In Bogotá, emerald jewelry stores line the streets for block after block, some of them decades old, many selling goods from their own mines. Adding to the color (and potential for emerald fraud), freelance dealers are on the streets, too, sidling up to anyone with emerald lust in their eyes, furtively pulling folded squares of white paper from their pockets in which they have tucked their wares.

A real shopper could probably spend days in the city’s commercial emerald center, comparing stones, settings and prices. Doris figured she could get the job done in a couple hours.

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Doris was sure an emerald was waiting for her somewhere on these streets. (Photo © King Ho Yim |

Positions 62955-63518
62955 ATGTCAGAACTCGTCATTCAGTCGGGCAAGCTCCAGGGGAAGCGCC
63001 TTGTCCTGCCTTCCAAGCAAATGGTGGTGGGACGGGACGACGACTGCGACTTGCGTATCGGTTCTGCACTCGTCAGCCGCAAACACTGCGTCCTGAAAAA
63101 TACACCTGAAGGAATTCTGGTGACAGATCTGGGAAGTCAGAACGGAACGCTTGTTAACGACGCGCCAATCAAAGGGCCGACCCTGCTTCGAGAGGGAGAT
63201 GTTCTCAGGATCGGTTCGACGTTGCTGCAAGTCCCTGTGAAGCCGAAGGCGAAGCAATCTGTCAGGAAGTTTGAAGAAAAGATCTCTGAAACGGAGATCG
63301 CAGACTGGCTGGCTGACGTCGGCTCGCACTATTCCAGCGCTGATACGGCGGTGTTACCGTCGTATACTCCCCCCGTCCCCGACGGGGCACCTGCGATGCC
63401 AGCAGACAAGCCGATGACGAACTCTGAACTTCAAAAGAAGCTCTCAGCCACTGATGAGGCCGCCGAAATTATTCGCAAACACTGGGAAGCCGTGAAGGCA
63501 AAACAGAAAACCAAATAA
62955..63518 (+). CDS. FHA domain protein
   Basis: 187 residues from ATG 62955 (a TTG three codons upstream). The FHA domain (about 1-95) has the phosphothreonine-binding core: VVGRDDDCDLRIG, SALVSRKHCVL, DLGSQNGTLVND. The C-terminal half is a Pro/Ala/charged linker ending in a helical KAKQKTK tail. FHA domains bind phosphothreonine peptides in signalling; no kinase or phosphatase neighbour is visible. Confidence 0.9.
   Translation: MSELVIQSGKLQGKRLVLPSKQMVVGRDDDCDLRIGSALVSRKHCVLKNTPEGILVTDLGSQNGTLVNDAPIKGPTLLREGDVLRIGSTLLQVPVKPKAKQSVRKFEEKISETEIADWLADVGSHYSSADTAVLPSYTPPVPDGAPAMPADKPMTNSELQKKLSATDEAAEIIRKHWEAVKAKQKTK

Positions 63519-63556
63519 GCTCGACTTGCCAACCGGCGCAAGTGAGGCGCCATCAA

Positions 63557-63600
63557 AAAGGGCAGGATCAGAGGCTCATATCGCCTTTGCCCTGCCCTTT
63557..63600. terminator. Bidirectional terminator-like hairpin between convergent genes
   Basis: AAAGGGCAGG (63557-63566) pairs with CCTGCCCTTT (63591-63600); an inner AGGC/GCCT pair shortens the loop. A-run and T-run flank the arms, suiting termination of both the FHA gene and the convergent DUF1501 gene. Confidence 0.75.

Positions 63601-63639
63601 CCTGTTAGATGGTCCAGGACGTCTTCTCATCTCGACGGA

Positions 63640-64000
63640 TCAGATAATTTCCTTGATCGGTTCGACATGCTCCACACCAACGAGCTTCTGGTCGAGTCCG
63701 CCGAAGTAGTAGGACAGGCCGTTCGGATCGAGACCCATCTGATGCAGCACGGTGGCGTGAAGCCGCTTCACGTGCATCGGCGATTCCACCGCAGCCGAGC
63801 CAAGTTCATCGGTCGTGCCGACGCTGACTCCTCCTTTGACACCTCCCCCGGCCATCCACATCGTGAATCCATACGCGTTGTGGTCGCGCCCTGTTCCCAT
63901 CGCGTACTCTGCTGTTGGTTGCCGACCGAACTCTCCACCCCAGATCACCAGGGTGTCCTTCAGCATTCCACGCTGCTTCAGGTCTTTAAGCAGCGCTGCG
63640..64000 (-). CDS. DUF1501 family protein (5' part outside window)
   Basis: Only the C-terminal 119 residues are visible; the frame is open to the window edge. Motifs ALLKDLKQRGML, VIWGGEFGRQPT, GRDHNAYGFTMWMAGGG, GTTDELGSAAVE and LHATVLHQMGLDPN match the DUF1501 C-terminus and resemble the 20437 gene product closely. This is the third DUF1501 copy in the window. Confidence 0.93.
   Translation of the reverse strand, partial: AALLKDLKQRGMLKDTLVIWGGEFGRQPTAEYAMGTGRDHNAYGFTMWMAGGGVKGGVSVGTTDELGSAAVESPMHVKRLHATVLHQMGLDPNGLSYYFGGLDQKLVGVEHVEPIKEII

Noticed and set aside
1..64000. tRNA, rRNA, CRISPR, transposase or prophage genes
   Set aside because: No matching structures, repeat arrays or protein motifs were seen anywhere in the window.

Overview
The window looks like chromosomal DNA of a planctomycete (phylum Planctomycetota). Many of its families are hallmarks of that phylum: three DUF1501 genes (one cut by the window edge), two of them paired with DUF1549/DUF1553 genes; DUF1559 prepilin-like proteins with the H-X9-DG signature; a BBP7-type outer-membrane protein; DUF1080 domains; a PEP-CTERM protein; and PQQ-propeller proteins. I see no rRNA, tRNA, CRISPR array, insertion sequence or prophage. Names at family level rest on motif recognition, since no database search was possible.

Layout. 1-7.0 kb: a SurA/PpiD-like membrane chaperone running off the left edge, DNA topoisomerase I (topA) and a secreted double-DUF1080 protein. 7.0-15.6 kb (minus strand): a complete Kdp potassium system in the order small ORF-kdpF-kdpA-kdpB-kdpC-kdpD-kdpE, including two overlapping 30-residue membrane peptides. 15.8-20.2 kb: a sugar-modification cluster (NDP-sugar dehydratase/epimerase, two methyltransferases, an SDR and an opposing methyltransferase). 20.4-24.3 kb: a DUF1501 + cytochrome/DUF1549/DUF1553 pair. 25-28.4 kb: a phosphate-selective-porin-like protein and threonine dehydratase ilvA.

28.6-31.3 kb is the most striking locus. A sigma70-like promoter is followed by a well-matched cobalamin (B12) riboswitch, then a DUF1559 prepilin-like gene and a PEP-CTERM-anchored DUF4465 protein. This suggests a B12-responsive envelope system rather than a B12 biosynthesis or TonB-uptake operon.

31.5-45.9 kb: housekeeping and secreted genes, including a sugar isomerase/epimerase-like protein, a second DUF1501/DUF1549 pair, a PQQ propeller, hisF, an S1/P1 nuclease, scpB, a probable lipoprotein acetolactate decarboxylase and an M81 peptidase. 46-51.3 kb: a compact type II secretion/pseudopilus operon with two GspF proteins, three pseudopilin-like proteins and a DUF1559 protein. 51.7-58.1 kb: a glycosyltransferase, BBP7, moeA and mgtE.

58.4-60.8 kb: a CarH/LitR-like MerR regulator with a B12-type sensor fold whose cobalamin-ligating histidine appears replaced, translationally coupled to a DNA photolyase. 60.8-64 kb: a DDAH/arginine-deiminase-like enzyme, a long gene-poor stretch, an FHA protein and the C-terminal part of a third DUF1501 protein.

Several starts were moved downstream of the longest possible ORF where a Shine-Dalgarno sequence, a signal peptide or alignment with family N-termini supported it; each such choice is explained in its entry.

Doris searched “buy emeralds” on TripAdvisor, picked a store with perfect reviews, and set out by GPS with uncomplaining Louis in tow. Fortuitously, the store she picked was situated in a cozy shopping patio where Louis could sip strong Colombian coffee and do Duolingo Spanish lessons while Doris took a crash course in emerald buying behind locked doors.

In self-defense, emeralds are supposed to increase intelligence and empower their wearers to predict events, making them more than just a pretty carat. Cleopatra went for them (lesser grades come from Africa), and they bejewel many of the pre-Colombian treasures in the Gold Museum down the street from the emerald center. Unsurprisingly, the conquistadors fell on them like ravenous locusts.


Cleopatra dug emeralds big-time (Photo © Timothy Kurtis |